Researchers identify key mutation that suppresses the immune system in melanoma
University of California, Irvine researchers have identified a specific mutation that allows melanoma tumor cells to remain undetected by the immune system. The finding may lead to the development of better immunotherapies and more effective methods to identify patients that would respond to these new therapies.
The study, "ATR Mutations Promote the Growth of Melanoma Tumors by Modulating the Immune Microenvironment," is published March 7 in the journal Cell Reports.
"Cancers develop not only because they acquire mutations that promote their growth but also because they are able to prevent the immune system from recognizing and removing them," said Anand K. Ganesan, MD, senior author and associate professor of dermatology at the UCI. He explained that researchers identified a mutation in the ATR gene, a protein that normally recognizes and repairs UV-induced DNA damage, in melanoma tumors. Cancers with this ATR mutation suppress the body's natural immune response.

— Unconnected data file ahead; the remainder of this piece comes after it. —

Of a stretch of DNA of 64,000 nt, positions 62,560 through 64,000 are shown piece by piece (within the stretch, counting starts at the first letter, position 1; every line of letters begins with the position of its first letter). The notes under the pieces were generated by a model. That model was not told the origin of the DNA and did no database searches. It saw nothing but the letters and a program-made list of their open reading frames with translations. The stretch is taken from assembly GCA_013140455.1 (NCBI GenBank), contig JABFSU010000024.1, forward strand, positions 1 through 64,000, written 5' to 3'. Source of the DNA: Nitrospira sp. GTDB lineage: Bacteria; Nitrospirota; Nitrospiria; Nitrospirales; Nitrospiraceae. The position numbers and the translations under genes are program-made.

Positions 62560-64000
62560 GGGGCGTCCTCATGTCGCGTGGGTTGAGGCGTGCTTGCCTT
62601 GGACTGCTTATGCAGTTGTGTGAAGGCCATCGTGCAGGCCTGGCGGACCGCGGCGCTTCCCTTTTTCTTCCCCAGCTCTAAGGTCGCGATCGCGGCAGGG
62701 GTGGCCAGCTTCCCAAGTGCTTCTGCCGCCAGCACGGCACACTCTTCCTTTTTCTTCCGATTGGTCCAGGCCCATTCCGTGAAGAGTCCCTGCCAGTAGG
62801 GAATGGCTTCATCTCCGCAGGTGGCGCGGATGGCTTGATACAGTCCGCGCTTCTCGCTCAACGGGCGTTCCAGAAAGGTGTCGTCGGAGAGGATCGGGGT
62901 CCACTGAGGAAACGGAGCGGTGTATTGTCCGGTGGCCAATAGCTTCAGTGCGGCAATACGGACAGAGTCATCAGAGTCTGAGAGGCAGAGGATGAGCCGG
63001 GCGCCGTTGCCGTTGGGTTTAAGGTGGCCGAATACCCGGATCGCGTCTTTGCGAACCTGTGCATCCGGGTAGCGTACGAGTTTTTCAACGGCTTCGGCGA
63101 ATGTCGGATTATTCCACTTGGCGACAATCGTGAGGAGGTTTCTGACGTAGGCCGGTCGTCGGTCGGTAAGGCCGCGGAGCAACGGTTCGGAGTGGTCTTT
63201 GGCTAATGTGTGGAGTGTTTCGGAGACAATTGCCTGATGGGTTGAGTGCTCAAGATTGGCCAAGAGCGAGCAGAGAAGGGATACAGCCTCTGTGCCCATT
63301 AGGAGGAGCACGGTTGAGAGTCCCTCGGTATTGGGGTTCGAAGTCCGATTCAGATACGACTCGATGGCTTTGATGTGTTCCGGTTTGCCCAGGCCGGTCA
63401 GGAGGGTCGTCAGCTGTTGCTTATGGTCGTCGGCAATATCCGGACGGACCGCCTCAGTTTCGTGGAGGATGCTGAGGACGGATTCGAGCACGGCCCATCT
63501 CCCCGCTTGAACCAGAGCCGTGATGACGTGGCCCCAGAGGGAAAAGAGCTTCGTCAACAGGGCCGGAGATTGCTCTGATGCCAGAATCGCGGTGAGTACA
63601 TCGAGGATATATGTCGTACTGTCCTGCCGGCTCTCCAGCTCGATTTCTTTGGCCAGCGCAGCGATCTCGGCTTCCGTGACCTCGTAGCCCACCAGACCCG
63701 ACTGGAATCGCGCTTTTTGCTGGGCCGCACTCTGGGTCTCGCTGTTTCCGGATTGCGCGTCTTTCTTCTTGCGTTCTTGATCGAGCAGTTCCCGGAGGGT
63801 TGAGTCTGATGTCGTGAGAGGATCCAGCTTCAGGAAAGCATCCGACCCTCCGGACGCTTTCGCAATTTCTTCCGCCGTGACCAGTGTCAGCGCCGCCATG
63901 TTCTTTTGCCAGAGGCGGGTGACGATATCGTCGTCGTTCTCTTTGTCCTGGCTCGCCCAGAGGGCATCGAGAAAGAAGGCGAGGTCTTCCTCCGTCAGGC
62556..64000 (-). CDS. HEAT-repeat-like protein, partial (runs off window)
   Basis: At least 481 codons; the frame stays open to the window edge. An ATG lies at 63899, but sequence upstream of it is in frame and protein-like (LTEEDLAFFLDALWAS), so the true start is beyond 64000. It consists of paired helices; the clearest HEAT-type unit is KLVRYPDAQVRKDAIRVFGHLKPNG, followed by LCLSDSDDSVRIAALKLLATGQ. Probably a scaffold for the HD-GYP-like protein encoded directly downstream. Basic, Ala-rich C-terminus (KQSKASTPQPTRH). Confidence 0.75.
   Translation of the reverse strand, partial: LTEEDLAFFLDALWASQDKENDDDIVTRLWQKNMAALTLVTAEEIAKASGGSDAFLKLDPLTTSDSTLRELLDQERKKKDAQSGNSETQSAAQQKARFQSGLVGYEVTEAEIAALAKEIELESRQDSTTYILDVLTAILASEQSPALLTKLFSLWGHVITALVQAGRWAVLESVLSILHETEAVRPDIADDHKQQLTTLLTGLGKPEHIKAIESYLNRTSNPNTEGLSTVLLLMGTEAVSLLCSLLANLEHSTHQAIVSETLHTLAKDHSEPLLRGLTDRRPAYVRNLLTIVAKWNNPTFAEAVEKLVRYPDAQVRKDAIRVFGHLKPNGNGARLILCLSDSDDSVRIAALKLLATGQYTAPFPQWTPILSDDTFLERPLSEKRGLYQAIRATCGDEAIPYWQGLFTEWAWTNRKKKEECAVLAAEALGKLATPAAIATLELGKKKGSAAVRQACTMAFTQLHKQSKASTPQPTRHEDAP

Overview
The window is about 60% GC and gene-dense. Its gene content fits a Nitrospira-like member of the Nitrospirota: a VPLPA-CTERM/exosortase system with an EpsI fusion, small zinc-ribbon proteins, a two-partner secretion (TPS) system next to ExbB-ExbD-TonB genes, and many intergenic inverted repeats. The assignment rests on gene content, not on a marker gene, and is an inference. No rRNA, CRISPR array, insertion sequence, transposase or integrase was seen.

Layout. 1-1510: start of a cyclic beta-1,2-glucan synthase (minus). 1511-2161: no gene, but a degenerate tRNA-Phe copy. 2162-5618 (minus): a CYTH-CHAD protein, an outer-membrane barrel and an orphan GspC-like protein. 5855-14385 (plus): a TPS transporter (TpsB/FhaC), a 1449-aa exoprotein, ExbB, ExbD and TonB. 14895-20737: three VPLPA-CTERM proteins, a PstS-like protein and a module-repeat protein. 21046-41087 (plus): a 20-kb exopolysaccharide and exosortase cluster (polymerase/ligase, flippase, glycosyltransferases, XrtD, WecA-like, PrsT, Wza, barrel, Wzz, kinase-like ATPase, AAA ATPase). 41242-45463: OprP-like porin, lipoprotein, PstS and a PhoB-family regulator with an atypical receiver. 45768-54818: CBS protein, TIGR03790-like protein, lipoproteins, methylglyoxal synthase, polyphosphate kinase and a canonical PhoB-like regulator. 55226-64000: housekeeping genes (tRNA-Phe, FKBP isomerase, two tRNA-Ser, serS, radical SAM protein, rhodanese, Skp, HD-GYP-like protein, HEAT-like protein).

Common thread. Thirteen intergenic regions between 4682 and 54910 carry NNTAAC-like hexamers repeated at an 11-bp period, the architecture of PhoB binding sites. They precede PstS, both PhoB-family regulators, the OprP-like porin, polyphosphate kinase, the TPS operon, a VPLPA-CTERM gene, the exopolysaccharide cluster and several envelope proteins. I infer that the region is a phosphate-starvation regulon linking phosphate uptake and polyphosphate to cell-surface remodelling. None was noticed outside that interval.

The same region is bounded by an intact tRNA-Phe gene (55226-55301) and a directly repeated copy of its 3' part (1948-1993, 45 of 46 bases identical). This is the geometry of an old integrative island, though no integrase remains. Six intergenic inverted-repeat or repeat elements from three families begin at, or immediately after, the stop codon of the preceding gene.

"Understanding how developing tumors interact with the immune system to promote their continued growth is a key to developing effective immunotherapies," he said.
Skin cancer is the most common of all cancers, according to the American Cancer Society. In 2017, it's expected that more than 87,000 new melanomas will be diagnosed (about 52,170 in men and 34,940 in women) and that about 9,730 people are expected to die of the disease.
Journal information: Cell Reports
Provided by University of California, Irvine